NEW UPDATE: Completed trials may now upload and register supplementary documents (e.g. null results reports, populated pre-analysis plans, or post-trial results reports) in the Post Trial section under Reports, Papers, & Other Materials.
Interfirm Relationships and Business Performance
Initial registration date
January 09, 2017
January 09, 2017 11:12 AM EST
University of Michigan
Other Primary Investigator(s)
Central European University and CEPR
Additional Trial Information
We organized business associations for the owner-managers of randomly selected young Chinese firms to study the effect of business networks on firm performance. We randomized 2,800 firms into small groups whose managers held monthly meetings for one year, and into a "nomeetings" control group. We find that: (1) The meetings increased firm revenue by 8.1 percent, and also significantly increased profit, factors, inputs, the number of partners, borrowing, and a management score; (2) These effects persisted one year after the conclusion of the meetings; and (3) Firms randomized to have better peers exhibited higher growth. We exploit additional interventions to document concrete channels. (4) Managers shared exogenous business-relevant information, particularly when they were not competitors, showing that the meetings facilitated learning from peers. (5) Managers created more business partnerships in the regular than in other one-time meetings, showing that the meetings improved supplier-client matching. (6) Firms whose managers discussed management, partners, or finance improved more in the associated domain, suggesting that the content of conversations shaped the nature of gains.
The main intervention consisted of organizing "business associations," or firm meetings. The managers in each meeting group were expected to meet once a month, every month, for one year. Researchers organized the first meetings, and offered the managers in each group print material containing business-relevant information. They also gave the same material to control firms. To provide incentives for participation, researchers offered managers who answered the surveys and attended at least 10 out of the 12 monthly meetings a certificate.
There were also three additional interventions. First, to help measure peer effects, researchers created variation in the composition of groups by size and sector. They created four kinds of groups: small firms in the same sector; large firms in the same sector; mixed size firms in the same sector; and mixed size and mixed sector. Researcheres randomized treated firms into these groups in each region. Second, to measure information diffusion, researchers gave information about two financial products to randomly chosen managers. The first product was a funding opportunity for the firm, the second a savings opportunity for the manager. They distributed information about each product via phone calls and text messages to 0%, 50% or 80% of the managers in each meeting group. Researchers also distributed the information to 40% of control firms to ensure that the same share of treatment and control firms have the information. Finally, to learn about the role of meeting frequency, researchers organized one time cross-group meetings. Each cross-group met once, and in the midline survey we asked managers to play hypothetical trust games (with large payoffs) with a randomly selected regular group member as well as with a randomly selected cross-group member.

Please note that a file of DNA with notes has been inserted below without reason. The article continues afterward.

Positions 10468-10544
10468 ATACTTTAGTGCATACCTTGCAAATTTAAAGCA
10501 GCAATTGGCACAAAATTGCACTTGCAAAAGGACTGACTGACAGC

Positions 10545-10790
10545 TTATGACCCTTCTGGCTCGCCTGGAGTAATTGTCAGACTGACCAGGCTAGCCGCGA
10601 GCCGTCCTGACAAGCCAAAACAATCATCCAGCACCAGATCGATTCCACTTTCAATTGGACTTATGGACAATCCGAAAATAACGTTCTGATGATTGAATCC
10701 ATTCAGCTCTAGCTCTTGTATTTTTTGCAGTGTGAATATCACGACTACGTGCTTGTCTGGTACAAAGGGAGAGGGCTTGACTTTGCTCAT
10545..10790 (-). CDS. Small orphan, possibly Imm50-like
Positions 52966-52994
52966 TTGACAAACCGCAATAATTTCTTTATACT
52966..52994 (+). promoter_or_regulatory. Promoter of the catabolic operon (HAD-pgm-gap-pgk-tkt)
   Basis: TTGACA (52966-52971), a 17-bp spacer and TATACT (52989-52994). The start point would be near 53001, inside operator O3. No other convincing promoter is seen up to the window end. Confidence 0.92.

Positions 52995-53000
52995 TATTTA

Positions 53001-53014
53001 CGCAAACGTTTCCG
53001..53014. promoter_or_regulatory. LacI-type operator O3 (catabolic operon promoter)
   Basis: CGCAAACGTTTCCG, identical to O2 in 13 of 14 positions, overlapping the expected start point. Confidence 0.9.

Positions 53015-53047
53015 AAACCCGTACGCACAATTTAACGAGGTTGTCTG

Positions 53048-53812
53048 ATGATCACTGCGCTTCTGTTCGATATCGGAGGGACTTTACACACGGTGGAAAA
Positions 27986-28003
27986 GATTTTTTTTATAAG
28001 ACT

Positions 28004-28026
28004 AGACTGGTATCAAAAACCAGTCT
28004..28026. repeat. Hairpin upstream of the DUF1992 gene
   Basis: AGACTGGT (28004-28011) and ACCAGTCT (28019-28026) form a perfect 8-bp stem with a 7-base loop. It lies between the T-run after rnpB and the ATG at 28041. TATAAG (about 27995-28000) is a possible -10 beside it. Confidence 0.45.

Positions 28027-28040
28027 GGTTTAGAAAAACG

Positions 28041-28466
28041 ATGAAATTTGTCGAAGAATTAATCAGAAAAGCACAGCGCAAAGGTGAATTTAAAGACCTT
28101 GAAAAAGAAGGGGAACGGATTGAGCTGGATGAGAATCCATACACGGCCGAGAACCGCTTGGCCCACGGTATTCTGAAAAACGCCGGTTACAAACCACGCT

Intervention Start Date
Intervention End Date
Primary Outcomes (end points)
firm characteristics (profits, sales, etc.), management, employee well-being, firm networks, firm performance, product innovation, employee satisfaction, peer effects
Primary Outcomes (explanation)
Secondary Outcomes (end points)
Secondary Outcomes (explanation)
Researchers organized "business associations" for firms in the main treatment group where meetings were held between employees and managers. There were three additional randomized interventions within the main treatment arm, and a portion of the treatment managers also played a hypothetical trust game. The interventions were designed to test the effects of business networks on firm performance.
Experimental Design Details
Stratified randomization by firm size and industry
Was the treatment clustered?
Sample size: planned number of clusters
Sample size: planned number of observations
Sample size (or number of clusters) by treatment arms
1,480 firms with owner-manager meetings
1,320 control group firms
Minimum detectable effect size for main outcomes (accounting for sample design and clustering)
INSTITUTIONAL REVIEW BOARDS (IRBs)
Post Trial Information
Is the intervention completed?
Intervention Completion Date
August 31, 2014, 12:00 AM +00:00
Is data collection complete?
Data Collection Completion Date
August 31, 2015, 12:00 AM +00:00
Final Sample Size: Number of Clusters (Unit of Randomization)
Was attrition correlated with treatment status?
Final Sample Size: Total Number of Observations
Final Sample Size (or Number of Clusters) by Treatment Arms
Reports, Papers & Other Materials
Interfirm Relationships and Business Performance - Working Paper, December 2016.
Cai, Jing, and Adam Szeidl. "Interfirm Relationships and Business Performance." Working Paper, December 2016.
REPORTS & OTHER MATERIALS